- Published on Monday, 09 July 2012 21:39
- Written by Josh Courter
Involved in a drag race in its purest sense, this trio has already devoured a third of the course bound for Brest. It has gained an edge on the crews of Race for Water (Stève Ravussin) and Musandam-Oman Sail (Sidney Gavignet), both of whom have damage to lament – a broken central daggerboard for one, a foil for the second. This damage isn’t putting the integrity of the boats in danger, but it is slowing their progress.
In sports catamaran ‘MOD’
After covering 1,000 miles in less than 48 hours, the speedos are stuck above 30 knots, with peaks of speed of over 35, which occasionally flirt with 40 knots: the figures are there and speak for themselves. After a gentle start, the pace very quickly ramped up a notch on the Krys Ocean Race, which has been treated to some ideal conditions, ahead of a weather system which is set to accompany the fleet in their transatlantic. On the water, it didn’t take any more than that for the five crews to immediately launch into a top drawer, high-speed navigation. Indeed they’re driving their large 70-foot trimarans like sports catamarans.
“It’s rather nice to be making headway so fast towards home. It’s very exhilarating, but a bit stressful too. In these conditions, either you let her power up or you reduce the sail area when the wind picks up. However, you adapt to things by hauling on or easing the headsail sheet. That requires vigilance round the clock and that’s the necessary condition to remain upright”, explains Michel Desjoyeaux. “At the helm we’re wearing a helmet with a visor to protect ourselves from the plumes of spray which are breaking over the deck. You have to admit that since last night, the atmosphere has been reminiscent of a combat sport!”
Polled at 36 knots
Fast and furious best describes the setting on this oceanic crossing on its fairly southerly course, since the fleet is making headway along the latitude of the Azores archipelago at the longitude of the banks of Newfoundland. “Since the start, we’ve been holding two-hour watches, otherwise things would very quickly go pear-shaped. However, the amount of time spent at the helm is down to how you feel: one or two hours according to the sea state and how the automatic pilot is handling. As for the grub, we’re getting by okay, though it’s not easy. Sleeping is another matter entirely though… Jérémie Beyou, who’s helming right now, has just racked up 36 knots… It’s just as well we don’t get points on our driving permits at sea!”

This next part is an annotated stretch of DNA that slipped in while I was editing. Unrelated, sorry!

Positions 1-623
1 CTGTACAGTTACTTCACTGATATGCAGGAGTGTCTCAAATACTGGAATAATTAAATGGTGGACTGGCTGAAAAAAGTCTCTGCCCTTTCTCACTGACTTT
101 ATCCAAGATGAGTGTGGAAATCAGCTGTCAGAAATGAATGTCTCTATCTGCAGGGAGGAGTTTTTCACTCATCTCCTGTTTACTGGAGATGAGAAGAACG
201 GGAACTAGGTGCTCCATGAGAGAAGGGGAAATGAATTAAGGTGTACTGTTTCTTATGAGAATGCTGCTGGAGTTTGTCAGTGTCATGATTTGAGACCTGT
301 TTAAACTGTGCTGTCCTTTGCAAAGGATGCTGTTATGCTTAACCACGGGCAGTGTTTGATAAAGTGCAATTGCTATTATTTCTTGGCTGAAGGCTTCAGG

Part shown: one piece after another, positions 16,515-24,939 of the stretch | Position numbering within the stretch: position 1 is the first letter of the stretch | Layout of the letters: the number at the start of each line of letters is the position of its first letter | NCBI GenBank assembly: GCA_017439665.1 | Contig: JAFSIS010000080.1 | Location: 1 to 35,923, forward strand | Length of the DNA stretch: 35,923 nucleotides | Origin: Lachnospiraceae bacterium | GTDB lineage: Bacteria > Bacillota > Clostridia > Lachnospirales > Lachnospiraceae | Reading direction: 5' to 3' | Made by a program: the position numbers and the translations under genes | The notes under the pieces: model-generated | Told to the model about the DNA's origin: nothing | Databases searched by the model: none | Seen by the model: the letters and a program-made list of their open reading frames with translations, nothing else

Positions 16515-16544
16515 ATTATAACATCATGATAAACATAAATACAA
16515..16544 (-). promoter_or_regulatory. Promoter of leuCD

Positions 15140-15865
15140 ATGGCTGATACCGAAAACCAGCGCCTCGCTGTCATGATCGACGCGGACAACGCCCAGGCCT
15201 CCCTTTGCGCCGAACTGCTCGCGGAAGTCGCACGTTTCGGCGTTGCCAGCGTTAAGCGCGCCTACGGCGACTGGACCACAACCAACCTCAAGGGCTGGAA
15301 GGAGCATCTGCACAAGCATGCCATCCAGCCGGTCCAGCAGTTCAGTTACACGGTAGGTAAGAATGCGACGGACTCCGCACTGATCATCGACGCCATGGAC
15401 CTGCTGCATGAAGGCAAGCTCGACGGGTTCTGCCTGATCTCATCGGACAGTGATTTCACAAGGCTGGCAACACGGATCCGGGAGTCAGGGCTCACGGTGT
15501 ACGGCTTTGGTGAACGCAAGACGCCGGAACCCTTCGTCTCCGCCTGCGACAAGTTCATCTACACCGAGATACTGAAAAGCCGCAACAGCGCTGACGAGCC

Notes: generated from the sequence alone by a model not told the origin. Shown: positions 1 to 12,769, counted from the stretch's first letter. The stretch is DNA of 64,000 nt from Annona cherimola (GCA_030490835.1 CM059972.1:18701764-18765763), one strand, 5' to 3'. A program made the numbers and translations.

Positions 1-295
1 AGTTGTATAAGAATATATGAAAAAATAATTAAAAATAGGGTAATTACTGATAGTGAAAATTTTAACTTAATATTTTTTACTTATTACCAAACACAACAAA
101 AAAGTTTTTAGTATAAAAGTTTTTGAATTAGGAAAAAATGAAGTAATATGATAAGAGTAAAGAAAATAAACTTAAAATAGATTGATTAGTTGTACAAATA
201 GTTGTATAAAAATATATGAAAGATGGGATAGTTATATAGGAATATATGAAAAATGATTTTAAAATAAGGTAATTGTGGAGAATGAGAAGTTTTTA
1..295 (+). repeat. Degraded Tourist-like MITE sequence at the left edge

“Between you and me, there’s little between the boats. Aboard FONCIA, we really feel that we’re right on the pace. Since the start, we’ve been holding the same trajectories, and we spent a good part of yesterday with Spindrift Racing. On the other hand, the end of the race will doubtless become more strategic in terms of the choices we have to make…,” comments the skipper, who is delighted at having a great team around him.
According to the latest forecasts, the crew of the MOD 03 is likely to have to keep up this crazy pace for at least until tomorrow evening. It’s over the course of Wednesday that some options may be up for grabs and the trajectories begin to diverge. This is especially true given that the course, which feature a course gate between the Scillies and Wolf Rock, could be further lengthened so as the highly-charged trimarans don’t finish the race before Friday, which heralds the start of festivities in the Tonnerres de Brest…!